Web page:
How did the Reformers and Puritans view Christian piety?

Posted By on October 18, 2019

Sometimes the Puritans are sort of seen as
overly zealous in their piety. You know, we have this understanding that
there is always introspection, this is the word that is sometimes associated with the
Puritans. We have these really urban legends of the
Puritans, with four-hour sermons, and why can’t you sit there for thirty minutes, or
the Puritans would pray for hours on end, and I can’t even pray for five minutes in
the morning. So what did J.I. Packer call them, the redwoods
of the forest, right. So, we have this image of the Puritans as
almost super Christians. And so one of things I think we’ve got to
be aware of is how, understanding how they understood piety, because I think it can help
us not see them as some example we’re unable to follow, but actually see them as helpful
to us. And so, I’ll come back to Edwards. Edwards was a very pious person, but he also
recognized that he could worship God as he went on horseback rides through the Connecticut
River Valley. And I got to tell you this, the 1700s, the
Connecticut River Valley was, I mean, today it’s one of the most beautiful places. In Edward’s day, the pristine nature of the
Connecticut River Valley, it had to be beautiful. And so, there was an earthliness to Edwards’
piety and there was an earthliness to the Puritans’ piety, and we miss that sometimes. And the other thing we want to say is, this
isn’t a development from Calvin; this is Calvin. So Calvin’s piety, and here too we think of
Calvin as this rational figure. You know, all you got to do is read the Institutes. I mean, there are portions, there are portions
in the Institutes that are just so, what we would put in books today on the Christian
life. One of my favorite portions in the Institutes
is the sections on prayer towards the end of Book Four. Calvin has this beautiful discussion. He says, it’s like, you know, imagine you’ve
got a treasure chest in your yard and you never bother to dig it up, you just leave
it there. You know it’s there, you don’t even bother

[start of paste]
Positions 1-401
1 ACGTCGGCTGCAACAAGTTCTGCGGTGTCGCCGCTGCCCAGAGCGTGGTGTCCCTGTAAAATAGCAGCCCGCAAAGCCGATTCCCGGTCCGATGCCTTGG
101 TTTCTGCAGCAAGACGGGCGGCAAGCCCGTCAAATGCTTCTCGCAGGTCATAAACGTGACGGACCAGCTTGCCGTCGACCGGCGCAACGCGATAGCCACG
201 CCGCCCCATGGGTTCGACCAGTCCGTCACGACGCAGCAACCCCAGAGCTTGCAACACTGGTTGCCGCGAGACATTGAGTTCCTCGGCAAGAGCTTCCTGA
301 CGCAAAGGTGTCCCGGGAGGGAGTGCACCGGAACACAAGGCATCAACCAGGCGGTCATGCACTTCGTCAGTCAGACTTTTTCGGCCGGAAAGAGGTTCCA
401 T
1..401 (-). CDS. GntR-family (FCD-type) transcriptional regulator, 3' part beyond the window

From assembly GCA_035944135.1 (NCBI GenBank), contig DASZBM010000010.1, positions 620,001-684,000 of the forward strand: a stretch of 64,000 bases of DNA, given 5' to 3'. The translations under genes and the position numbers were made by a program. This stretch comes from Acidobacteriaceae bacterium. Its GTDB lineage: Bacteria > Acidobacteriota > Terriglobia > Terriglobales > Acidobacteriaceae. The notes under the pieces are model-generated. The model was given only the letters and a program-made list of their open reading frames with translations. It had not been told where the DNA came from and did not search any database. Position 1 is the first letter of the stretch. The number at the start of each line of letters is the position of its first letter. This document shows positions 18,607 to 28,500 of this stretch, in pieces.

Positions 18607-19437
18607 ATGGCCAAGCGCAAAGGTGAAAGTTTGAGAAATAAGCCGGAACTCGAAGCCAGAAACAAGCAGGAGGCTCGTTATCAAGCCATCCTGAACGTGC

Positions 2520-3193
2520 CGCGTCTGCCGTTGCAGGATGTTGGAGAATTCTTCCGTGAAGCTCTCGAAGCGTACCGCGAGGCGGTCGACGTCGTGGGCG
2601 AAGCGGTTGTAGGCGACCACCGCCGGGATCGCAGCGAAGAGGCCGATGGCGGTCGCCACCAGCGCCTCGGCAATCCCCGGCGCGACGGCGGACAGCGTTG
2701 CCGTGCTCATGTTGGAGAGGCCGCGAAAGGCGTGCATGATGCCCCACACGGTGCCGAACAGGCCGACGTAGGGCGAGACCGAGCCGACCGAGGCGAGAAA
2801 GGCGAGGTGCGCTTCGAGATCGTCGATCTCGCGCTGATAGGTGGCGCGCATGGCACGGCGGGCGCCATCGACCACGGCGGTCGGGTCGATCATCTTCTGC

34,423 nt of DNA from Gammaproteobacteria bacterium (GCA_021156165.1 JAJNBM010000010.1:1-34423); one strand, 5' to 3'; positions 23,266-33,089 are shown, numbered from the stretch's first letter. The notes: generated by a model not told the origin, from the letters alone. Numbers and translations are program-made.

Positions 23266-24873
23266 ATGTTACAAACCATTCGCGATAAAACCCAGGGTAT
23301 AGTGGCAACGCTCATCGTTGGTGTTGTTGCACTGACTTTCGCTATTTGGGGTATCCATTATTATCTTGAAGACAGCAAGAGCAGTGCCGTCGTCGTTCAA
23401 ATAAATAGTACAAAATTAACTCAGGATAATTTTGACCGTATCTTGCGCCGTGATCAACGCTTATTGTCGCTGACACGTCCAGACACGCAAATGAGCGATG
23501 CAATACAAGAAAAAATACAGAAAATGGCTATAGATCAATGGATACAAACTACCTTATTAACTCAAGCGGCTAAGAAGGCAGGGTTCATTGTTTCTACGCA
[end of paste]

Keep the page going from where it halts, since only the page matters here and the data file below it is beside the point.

to get a shovel and dig it up. He says that’s what prayer is like. And, you know, as you neglect prayer, it’s
like leaving the treasure unearthed right at your feet. Why did you do that? Alright, this is in the Institutes of the
Christian Religion, right? So let’s think through that, the Reformers
and piety and then the Puritans and piety. But what can we learn. I think we need to recognize that piety is
ultimately godly living. That’s all it is. It’s a, it’s recognizing that the call to
being a Christian is a holistic call. It’s a holistic call to all walks of our life
and to all areas of our life. And there’s no area of our life that is outside
the view of worshiping God. And it’s either going to be done to advance
our self-interests, or to advance our own well-being, or it’s going to be done to advance
God and done in worship of Him. And the Puritans grasped that. It wasn’t that, “Okay I’m going to have all,
I’m going to spend four hours in prayer, I’m going to spend four hours in Bible study,
I’m going neglect life.” It was, “Yeah, I’m going to pray and study
my Bible, I’m going to dig into this Bible like anything. But in all of life, I’m going to worship God.” And they had a capacious view of what serving
God meant. And sometimes, I think we just, we bifurcate
these things. We say, “Well, here this is spirituality,
that’s the church stuff, and then there’s my job, and then there’s, you know, my family,
and then there are my hobbies, and I don’t know how they fit. So, they don’t.” The Puritans would not get that. And so, I think they help us. Let’s have that capacious view. Let’s recognize what worshiping God and serving
God in all of life really means. BINGHAM: Not just Sunday, Monday to Saturday. NICHOLS: That’s right, absolutely.

Posted by Lewis Heart

This article has 3 comments

  1. The vast majority of Christians don't pray anywhere near as much as they ought, myself included. Let's change that.
    "in everything by prayer and supplication with thanksgiving"

  2. I love this interview/AskLigonier and I love the idea raised here with this guy it is really blessing and full of life wisdom from the word of God and the life of Christian fathers. Grace be with you beloved brothers!


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